Server Fault is a question and answer site for system and network administrators. It's 100% free, no registration required.

Sign up
Here's how it works:
  1. Anybody can ask a question
  2. Anybody can answer
  3. The best answers are voted up and rise to the top

I have four computers that have nonlocal addresses like 150.X.X.X. Now I also get another few computers that should be only accessible through a gateway (it will be computing cluster) and they addresses are 10.0.0.X. I also wanted to include those four older computers to this new cluster, but I want them to be accessible from internet on nonlocal addresses (so I would like to set up them on both 150.X.X.X and 10.0.0.X addresses - I've set up it as interface eth0:0 since I have only one NIC).

Those new computers have their switch and old computers also have their own switch. Both of them are connected to another (third) switch.

The problem is that those old computers see each other (I can ping them), and also new computers see each other, but I can't ping old computer from new computer and vice versa. However pinging on nonlocal adresses works as expected.

I looked into switch configuration and didn't find anything useful.

I have no idea what I missed here. Can somebody help?

All computers have Ubuntu Server 10.04

share|improve this question

You need to set up proper routing between your 150.x.x.x and 10.0.0.x networks. Using a switch (at OSI layer 2) to interconnect the networks won't work (as you have discovered), because, by default, the hosts on your various networks don't know how to route packets (of OSI layer 3) to the other networks.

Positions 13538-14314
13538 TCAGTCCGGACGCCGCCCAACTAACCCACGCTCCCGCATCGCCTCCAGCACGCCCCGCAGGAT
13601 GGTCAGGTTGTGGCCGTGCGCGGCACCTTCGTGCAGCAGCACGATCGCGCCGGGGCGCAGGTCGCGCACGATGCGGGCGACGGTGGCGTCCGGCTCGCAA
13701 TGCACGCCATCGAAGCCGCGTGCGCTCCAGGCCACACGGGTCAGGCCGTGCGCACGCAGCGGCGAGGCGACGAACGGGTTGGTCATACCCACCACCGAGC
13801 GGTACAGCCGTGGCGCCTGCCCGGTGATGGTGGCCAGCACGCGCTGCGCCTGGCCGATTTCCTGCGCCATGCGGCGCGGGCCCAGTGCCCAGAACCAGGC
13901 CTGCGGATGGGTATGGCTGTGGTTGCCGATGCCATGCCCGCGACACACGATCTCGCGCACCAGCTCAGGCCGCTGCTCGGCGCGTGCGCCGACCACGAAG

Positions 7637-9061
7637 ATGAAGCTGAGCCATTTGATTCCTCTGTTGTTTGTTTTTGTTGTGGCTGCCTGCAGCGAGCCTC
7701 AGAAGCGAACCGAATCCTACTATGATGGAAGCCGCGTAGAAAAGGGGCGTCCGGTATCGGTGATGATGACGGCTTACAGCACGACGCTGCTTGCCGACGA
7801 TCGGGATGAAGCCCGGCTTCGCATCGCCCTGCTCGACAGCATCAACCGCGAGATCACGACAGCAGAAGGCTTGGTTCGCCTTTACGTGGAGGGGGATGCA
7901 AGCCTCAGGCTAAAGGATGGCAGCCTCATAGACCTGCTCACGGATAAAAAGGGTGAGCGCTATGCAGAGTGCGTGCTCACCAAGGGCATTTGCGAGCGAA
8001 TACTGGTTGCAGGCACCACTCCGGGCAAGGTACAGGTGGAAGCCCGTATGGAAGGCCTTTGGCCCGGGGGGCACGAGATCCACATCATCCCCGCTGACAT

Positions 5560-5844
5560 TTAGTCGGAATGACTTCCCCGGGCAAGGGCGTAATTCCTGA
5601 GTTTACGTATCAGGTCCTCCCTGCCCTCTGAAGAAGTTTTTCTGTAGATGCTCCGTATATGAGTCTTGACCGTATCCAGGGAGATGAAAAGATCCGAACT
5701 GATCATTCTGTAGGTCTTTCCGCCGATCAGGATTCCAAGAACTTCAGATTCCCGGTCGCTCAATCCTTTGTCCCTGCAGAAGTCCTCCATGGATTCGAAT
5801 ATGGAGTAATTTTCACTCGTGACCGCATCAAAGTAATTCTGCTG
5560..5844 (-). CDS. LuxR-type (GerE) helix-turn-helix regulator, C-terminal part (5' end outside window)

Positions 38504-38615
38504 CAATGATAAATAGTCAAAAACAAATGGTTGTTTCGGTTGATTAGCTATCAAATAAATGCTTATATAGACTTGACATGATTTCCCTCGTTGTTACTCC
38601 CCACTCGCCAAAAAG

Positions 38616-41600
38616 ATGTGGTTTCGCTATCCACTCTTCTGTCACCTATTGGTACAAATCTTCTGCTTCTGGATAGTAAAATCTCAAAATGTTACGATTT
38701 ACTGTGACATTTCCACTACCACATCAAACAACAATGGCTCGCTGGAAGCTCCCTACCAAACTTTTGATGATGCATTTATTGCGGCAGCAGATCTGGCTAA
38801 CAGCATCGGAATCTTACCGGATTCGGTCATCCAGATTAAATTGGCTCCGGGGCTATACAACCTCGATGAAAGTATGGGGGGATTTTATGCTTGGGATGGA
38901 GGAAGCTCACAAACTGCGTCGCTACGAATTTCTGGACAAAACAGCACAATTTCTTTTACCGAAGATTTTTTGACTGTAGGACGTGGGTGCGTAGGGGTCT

Basically, you need to interconnect your networks with one or more routers. With everything properly configured, each host will send packets bound for non-local networks to its respective gateway router, and that router will forward those packets on towards their destinations.

share|improve this answer
But I don't want to route between 150.X.X.X and 10.0.0.X. On both new and old computers I have set up 10.0.0.X addresses and they are connected with three switches without any router in between, so I just thought it should work, but it doesn't. – klew Jan 30 '11 at 19:03
@klew: Sorry, I misunderstood your question. If all your hosts are on the 10.0.0.x network, and all are interconnected by switches, then you're right, they should all be able to ping each other. You may have some kind of problem with one or more of your switches. Or perhaps the networking config on your hosts is incorrect. Sorry, I cannot offer you anything more than conjecture. – Steven Monday Jan 30 '11 at 20:22
up vote 0 down vote accepted

Ok, I've found what I did wrong. I didn't know that other person seperated local and nonlocal NICs on new computers by creating VLAN on their's switch. That's why it didn't work as I thought it should.

share|improve this answer

Your Answer


By posting your answer, you agree to the privacy policy and terms of service.

Not the answer you're looking for? Browse other questions tagged or ask your own question.